When people hear the word parkour, sometimes they think of stuff like this. And while all of the stunts in popular videos like this are entertaining and high-level, there’s an element of progression and control that is simply absent to the viewer. I can assure you that almost no one trains like that, and if they do, they’re not going to have cartilage in their knees for much longer. Most practitioners are aware of the risks of parkour and actively take steps to ensure that they can fall safely and train safely. After all, Parkour unofficial slogan is “To be and to last” essentially describing how essential longevity is within the sport.
In line with this, it takes hundreds of hours of focused training to become proficient in many of the higher level movements that are possible within the sport of parkour. Here’s one of my videos from 2012. I had only been doing parkour for about a year. In comparison, here’s my latest video over 6 years later (2018). Parkour is very progression based; anyone can do it, it’s just important to understand that it takes time and training.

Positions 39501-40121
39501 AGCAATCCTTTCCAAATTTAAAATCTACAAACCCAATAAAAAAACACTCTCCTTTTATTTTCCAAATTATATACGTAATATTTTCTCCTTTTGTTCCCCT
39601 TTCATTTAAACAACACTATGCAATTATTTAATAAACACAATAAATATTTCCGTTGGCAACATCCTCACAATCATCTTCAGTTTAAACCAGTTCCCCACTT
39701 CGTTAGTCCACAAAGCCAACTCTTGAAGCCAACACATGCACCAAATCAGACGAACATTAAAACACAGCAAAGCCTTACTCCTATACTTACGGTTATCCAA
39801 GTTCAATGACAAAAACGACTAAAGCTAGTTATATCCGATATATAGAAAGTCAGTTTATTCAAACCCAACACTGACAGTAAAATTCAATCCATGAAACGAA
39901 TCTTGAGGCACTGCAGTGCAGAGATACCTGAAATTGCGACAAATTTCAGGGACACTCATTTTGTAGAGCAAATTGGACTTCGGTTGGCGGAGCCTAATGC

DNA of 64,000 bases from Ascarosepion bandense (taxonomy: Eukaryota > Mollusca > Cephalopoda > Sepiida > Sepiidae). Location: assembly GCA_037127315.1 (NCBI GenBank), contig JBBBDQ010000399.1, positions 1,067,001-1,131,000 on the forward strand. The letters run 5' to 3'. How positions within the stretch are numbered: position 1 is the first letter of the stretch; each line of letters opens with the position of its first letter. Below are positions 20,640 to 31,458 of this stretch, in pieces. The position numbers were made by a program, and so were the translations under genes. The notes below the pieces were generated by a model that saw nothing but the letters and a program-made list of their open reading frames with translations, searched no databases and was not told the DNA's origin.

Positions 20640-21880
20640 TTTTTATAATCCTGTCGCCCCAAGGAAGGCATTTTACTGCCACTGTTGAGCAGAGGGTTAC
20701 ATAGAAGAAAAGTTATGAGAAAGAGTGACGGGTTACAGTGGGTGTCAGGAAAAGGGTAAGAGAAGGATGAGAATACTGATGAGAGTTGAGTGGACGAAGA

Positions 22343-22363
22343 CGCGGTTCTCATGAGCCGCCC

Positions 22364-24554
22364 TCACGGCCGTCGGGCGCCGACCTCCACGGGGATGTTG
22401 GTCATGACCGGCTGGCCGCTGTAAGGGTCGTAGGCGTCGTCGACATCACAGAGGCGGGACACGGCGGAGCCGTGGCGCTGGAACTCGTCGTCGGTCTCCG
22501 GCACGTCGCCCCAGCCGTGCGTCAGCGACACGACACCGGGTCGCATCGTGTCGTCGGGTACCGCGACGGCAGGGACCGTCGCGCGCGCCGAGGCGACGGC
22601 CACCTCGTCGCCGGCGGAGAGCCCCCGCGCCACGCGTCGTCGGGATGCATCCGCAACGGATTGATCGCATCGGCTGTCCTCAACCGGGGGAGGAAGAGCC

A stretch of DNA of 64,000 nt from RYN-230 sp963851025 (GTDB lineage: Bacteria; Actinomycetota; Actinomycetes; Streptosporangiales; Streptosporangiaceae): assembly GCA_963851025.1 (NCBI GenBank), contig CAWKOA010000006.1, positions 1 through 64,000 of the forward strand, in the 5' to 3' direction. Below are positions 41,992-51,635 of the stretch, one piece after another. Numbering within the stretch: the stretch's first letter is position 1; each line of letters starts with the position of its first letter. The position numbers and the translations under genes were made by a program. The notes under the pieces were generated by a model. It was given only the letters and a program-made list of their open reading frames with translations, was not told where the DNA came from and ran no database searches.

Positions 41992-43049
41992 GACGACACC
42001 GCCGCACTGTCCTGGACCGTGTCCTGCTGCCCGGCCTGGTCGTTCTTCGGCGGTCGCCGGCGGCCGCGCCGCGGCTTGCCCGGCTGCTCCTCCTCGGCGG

And since anyone can do parkour, and I mean anyone, I’d like to talk about some similar misconceptions for a minute. There’s a huge stigma that “girls don’t do parkour” that simply isn’t true. There are many examples of women with many different styles performing just as well as their male contemporaries. If you’re a female and want to start parkour, don’t be discouraged. The same can be said for any adults who see themselves as too unfit or not coordinated enough to begin training Parkour. These misconceptions are simply untrue. Movement is for everyone.